The life of Farrokh Bulsara began on the East African island of Zanzibar on 5 September 1946. 25 years later in London under the name Freddie Mercury he was fronting the now legendary rock group named Queen.
The son of Bomi and Jer Bulsara, Freddie spent the bulk of his childhood in India where he attended St. Peter's boarding school, near Bombay. It was during his time there that the headmaster of the school realized that Freddie had musical talent and suggested piano lessons to his parents. He began them at the age of seven. He was also involved with the schools theatre and choir. It was at St.Peter's that Freddie formed his first band, The Hectics. No one could foresee where a love of music would take him.
The Bulsara family moved to Middlesex in 1964, due to political unrest in their country. In 1966, he enrolled in Ealing College of Art to study graphic illustration. From there Freddie joined up with a blues band called Wreckage while studying graphic design courses at Ealing College of Art. While singing for Wreckage, a fellow student, Tim Staffell, introduced Freddie to Roger Taylor and Brian May, founding members of a band called Smile. Watching Smile made Freddie realize that he really wanted to be in a band himself, so after he finished his diploma in graphic art and design, he joined a band called Ibex, taking over lead vocals from their guitarist. Smile metamorphosed into Queen when Freddie joined Roger and Brian to start a new band with himself as the lead vocalist. The final member of the band, which was to stay together for the next 20 years was bassist John Deacon.
The rest is rock history. EMI Records promptly signed the band and in 1973 their debut album Queen was released and hailed as one of the most exciting developments ever in rock music. The immortal operatically-styled single Bohemian Rhapsody was released in 1975 and proceeded to top the UK charts for 9 weeks. A song that was nearly never released due to its length and unusual style but which Freddie insisted would be played beca me the instantly recognizable hit. By this time Freddie's unique talents were becoming clear, a voice with a remarkable range and a stage presence that gave Queen its colourful, unpredictable and flamboyant personality.
Through Freddie's ability to project himself and the band's music and image to the four corners of 70,000 seater venues they became known as the prime developers of stadium rock, a reputation perpetuated by their pioneering tactics in South America where they performed to 231,000 fans in Sao Paulo, a world record at the time. They also became known as the key innovators of pop videos as their catalogue of 3 minute clips became more and more adventurous in style, size and content.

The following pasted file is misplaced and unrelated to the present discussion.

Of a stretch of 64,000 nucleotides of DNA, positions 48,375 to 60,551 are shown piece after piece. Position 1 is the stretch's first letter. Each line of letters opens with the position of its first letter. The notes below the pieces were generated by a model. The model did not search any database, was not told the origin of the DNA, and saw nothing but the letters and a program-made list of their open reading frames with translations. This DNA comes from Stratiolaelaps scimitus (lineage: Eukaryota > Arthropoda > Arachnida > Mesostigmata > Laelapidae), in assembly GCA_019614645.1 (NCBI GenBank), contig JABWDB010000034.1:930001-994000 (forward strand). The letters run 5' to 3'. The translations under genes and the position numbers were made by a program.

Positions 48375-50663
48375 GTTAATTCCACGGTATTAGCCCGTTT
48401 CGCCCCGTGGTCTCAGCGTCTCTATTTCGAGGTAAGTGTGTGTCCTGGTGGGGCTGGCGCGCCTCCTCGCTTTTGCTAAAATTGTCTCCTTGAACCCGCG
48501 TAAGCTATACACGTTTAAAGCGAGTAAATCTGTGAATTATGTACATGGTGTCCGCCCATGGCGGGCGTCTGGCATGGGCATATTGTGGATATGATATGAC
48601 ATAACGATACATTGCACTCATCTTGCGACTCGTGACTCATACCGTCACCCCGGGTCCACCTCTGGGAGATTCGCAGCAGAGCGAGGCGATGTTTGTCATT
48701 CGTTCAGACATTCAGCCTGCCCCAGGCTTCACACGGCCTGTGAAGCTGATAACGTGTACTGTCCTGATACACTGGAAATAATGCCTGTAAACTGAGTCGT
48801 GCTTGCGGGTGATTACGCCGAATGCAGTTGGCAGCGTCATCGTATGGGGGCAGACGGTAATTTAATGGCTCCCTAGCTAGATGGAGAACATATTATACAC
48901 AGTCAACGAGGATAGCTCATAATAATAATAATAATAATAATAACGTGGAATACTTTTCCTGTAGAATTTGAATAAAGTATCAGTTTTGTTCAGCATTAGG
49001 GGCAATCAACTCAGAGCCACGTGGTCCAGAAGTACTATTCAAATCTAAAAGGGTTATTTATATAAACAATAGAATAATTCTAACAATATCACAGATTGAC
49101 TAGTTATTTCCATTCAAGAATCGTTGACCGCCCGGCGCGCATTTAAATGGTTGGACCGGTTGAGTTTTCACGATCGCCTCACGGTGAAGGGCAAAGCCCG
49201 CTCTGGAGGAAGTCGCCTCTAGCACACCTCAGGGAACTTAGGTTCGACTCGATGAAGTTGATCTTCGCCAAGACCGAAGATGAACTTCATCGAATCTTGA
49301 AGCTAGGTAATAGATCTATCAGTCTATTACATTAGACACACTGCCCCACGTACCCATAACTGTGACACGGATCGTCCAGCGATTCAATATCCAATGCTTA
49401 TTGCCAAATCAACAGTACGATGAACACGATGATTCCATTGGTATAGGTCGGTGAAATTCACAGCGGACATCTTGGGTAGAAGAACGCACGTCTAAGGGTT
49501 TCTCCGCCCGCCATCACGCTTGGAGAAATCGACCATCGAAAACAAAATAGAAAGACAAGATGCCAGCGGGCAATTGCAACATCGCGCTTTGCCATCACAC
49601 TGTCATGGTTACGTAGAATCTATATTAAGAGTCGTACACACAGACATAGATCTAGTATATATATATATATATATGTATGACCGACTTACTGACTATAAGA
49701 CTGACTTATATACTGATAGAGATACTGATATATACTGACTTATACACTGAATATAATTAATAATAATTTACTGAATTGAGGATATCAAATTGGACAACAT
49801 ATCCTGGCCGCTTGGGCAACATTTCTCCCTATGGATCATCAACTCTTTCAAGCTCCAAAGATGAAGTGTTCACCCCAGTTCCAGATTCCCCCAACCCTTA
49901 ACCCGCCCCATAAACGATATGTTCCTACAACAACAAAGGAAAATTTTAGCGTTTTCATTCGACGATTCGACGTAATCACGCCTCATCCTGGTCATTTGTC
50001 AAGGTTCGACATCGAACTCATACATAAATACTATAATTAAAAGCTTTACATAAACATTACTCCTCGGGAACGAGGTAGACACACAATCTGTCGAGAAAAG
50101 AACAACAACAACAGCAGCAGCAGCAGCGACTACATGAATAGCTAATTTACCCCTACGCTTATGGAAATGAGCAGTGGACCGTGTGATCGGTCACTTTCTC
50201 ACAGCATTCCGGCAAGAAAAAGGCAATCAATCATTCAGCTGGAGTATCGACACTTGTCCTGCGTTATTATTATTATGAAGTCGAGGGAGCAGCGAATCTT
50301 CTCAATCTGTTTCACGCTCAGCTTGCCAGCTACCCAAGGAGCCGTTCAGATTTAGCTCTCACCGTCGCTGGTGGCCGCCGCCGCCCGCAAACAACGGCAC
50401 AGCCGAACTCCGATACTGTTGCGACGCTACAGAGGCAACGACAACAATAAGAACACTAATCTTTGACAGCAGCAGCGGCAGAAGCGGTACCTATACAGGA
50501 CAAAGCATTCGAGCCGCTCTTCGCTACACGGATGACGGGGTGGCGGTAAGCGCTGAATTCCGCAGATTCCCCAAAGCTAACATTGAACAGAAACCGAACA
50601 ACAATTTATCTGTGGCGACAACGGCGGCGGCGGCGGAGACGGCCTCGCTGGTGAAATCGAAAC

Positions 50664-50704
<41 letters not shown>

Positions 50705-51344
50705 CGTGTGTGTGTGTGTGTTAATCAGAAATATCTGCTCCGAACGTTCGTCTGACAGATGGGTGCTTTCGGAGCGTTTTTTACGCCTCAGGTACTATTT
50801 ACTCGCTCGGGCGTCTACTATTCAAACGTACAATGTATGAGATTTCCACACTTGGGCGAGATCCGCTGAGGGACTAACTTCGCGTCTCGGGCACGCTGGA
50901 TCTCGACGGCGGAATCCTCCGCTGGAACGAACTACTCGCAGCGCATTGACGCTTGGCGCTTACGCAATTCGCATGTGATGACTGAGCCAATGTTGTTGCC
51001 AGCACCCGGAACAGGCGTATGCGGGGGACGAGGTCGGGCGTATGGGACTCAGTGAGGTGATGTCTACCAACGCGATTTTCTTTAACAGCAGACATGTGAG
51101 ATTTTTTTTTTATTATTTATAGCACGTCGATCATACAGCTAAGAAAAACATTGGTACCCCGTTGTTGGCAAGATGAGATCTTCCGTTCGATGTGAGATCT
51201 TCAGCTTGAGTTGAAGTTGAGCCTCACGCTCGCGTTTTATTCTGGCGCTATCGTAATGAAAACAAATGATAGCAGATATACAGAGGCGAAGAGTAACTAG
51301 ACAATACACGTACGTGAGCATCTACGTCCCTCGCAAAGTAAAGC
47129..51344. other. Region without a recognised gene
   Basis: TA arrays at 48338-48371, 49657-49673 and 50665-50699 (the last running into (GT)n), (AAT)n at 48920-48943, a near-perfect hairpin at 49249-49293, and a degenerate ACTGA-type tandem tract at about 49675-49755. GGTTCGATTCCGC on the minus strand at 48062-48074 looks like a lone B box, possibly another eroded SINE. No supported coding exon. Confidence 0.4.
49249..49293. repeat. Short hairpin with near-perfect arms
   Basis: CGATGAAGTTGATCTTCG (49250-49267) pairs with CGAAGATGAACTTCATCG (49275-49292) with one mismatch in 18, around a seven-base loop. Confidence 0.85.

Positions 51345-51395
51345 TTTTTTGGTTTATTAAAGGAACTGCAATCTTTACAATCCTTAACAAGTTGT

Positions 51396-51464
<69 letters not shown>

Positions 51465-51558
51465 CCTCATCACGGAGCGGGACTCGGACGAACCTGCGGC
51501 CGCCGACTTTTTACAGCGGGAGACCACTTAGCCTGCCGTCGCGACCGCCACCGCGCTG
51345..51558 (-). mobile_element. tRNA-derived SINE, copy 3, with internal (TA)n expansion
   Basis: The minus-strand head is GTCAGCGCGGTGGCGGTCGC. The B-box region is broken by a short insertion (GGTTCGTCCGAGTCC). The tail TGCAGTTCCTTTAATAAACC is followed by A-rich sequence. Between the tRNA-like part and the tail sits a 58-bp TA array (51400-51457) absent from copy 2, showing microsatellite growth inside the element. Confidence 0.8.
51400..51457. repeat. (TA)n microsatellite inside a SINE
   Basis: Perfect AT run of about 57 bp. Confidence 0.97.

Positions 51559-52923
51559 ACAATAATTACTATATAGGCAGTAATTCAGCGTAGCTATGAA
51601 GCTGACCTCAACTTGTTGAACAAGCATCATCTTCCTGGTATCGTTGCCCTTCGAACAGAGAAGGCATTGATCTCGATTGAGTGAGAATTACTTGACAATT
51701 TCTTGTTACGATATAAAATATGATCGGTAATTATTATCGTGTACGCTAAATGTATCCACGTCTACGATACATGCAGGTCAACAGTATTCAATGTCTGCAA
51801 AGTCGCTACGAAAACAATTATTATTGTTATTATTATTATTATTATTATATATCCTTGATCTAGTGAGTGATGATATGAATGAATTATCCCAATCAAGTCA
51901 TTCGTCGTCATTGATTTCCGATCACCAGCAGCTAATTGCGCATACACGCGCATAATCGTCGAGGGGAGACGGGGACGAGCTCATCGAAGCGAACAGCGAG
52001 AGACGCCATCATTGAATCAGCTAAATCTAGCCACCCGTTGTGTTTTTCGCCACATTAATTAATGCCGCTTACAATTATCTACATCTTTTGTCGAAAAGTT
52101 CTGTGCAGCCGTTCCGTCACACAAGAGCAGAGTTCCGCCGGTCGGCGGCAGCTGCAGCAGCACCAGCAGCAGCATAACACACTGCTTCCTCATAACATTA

In the mid 1980s, Freddie started concentrating on his solo career which was to run in tandem with Queen ("the mothership") for several albums, commencing with the 1985 release of Mr Bad Guy. Freddie's much loved sense of self-parody reached a zenith with his cover version of The Platter's song The Great Pretender in 1987, the video of which recorded him descending a sweeping staircase among acres of identical cardboard cut-outs of himself.
His first major collaboration outside Queen was with Dave Clark for the recording of London's West End musical, Time. This was followed in 1987 with the realization of one of Freddie's long term dreams: to record with the world-revered opera diva Montserrat Caballé. The LP's title song Barcelona went on to become an anthem for Señora Caballé's home city and the theme for the Olympics in 1992.
On 24 November 1991 (approximately 7pm London time) Freddie's struggle against AIDS ended when he passed away just over 24 hours after he had publicly announced he had the disease. No one knows exactly how long Freddie knew he had the AIDS virus since he didn't tell anyone, even the band, for a long time. Some people have estimated about five years. Musicians and fans from all over the world paid their highest respects as the passing of rock music's most innovative, flamboyant ambassador signified the end of an era.
Freddie Mercury, who majored in stardom while giving new meaning to the word showmanship, left a legacy of songs which will never lose their stature as classics to live on forever.
—Simon Davies (Ramirez), originally appeared on the now-defunct Queen Heaven site. Minor edits made by Lester Burnham.